Legislators Cash In on Cash Advances

While we’re pinching pennies, some members of Congress are pinching our nickels and dimes. According to the Wall Street Journal, legislators traveling overseas on government business are often pocketing money meant to cover incidental expenses.

Lawmakers are provided with a cash advance of up to $250 per diem for meals and ancillary costs, such as local transportation and tips.  House and Senate rules specify that these cash advances can be used only for legitimate expenses and any unspent monies are to be returned.  Some legislators however, use the money to offset their spouse’s travel expenses or purchase artwork and gifts.  Others simply pocket the cash.

Former Rep. Tom Davis, a Virginia Republican, said lawmakers often used leftover money “for shopping or to buy souvenirs to bring back to constituents. That’s fairly standard.”

Rep. Joe Wilson (R., S.C.) said he once bought marble goblets in the Kabul airport as gifts for constituents. Rep. Mark Souder (R., Ind.) said he dipped into his funds to buy a $200 painting of an estuary in Turkey, which hung in his office for a while and was now in his house.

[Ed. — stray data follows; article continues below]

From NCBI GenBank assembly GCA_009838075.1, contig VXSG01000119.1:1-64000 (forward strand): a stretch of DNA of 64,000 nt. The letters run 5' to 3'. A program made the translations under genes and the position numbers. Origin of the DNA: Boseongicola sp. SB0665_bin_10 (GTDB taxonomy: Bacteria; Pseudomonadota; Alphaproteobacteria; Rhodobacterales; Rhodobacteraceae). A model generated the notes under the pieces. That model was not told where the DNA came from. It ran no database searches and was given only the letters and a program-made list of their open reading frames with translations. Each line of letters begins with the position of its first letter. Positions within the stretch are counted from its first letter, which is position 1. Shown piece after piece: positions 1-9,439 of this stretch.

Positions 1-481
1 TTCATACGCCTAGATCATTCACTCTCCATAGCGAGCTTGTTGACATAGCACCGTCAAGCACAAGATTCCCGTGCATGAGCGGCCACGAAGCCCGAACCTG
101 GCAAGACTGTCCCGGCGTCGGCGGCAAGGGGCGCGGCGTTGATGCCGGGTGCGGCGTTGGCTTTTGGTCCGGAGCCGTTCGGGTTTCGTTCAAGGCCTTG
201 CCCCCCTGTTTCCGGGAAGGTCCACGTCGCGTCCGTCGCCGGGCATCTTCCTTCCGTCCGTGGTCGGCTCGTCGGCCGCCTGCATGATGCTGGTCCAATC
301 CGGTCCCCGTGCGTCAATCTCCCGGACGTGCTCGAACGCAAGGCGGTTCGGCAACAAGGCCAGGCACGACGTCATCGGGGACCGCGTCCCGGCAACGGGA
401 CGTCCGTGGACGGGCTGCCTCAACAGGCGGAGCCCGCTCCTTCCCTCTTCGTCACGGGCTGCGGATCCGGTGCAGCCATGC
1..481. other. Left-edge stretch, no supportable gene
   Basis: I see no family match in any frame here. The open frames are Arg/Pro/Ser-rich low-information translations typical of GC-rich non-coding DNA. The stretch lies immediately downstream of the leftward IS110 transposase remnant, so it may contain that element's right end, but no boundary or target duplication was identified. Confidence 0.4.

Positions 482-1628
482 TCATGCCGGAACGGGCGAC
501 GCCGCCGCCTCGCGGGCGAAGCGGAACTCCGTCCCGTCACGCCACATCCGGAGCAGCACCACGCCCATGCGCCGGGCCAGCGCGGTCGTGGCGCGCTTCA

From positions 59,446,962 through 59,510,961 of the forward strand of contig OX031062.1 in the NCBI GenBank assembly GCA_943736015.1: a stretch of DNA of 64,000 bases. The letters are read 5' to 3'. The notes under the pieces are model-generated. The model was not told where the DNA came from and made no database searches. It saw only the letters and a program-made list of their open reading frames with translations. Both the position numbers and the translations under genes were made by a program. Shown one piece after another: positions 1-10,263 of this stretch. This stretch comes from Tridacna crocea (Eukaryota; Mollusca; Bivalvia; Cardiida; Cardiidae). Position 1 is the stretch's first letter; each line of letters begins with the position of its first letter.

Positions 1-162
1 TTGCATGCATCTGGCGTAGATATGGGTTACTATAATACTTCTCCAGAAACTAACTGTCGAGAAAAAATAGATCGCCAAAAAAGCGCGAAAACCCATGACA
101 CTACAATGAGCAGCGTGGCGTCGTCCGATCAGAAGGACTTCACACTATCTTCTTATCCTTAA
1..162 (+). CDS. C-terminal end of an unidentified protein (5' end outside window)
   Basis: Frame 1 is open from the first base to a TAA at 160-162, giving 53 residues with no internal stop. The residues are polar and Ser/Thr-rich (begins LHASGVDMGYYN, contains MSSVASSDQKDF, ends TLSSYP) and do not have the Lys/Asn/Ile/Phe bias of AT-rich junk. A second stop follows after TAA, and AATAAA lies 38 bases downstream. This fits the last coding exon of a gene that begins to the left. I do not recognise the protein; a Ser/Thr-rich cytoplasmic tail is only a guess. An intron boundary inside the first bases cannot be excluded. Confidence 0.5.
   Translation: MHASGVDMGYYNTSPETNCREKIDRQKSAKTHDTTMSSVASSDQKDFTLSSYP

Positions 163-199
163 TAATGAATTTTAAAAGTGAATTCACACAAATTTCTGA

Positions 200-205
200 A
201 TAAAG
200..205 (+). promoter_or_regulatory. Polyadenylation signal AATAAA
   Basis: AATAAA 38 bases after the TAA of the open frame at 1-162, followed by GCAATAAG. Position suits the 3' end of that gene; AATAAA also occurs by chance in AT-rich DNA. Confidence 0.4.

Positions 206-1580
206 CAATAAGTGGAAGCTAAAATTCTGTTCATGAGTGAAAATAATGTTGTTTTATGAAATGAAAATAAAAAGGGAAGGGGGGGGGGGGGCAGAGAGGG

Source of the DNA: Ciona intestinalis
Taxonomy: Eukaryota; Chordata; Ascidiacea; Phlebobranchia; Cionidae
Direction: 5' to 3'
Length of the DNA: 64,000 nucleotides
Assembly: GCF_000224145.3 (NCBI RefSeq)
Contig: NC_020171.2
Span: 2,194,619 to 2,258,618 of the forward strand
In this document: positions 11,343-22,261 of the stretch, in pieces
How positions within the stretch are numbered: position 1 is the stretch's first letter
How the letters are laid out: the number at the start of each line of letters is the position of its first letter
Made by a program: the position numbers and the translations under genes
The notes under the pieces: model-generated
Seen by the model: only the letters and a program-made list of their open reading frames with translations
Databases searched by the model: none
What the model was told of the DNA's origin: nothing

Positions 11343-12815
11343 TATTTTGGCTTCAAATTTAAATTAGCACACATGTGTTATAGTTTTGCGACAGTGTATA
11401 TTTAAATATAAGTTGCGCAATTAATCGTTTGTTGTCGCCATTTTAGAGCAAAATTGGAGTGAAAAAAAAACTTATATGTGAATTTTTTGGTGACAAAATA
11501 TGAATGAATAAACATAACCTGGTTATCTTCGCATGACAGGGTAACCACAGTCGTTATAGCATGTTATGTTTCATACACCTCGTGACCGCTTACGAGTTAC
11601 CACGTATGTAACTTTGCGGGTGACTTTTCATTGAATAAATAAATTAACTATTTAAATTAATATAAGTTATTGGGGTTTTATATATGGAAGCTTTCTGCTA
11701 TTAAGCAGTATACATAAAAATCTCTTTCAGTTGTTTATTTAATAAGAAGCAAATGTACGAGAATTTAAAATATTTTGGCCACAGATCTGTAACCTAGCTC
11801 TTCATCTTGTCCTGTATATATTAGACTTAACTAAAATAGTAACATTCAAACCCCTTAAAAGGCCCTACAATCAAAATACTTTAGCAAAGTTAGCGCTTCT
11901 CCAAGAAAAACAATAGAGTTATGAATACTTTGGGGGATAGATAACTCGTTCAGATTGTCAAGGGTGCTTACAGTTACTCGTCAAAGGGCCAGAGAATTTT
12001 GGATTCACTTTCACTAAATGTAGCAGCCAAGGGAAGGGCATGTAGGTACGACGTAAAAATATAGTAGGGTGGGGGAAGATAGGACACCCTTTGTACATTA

Unlike most business travelers, lawmakers aren’t required to obtain receipts or submit expense reports.  Many of the legislators the Wall Street Journal interviewed, think any unused money is small potatoes and theirs to keep.

“I won’t deny that sometimes I have a little left, but it’s not much – maybe 80, 90, or 100 dollars,” said Rep. G.K. Butterfield (D., N.C.).

“You are all concerned about nickels and dimes, and I’m not,” said Rep. Alcee Hastings (D., Fla.). “You know, in a taxicab in Kazakhstan, I don’t have time to get a receipt – I don’t speak Kazakh.”

Judging by Rep. Hastings’ comment, those nickels and dimes are evidently chump change to legislators – in both parties.  Shouldn’t our elected representatives be held accountable for the expenses they incur when traveling on government business?  If not, then we’re the chumps for letting them keep our change.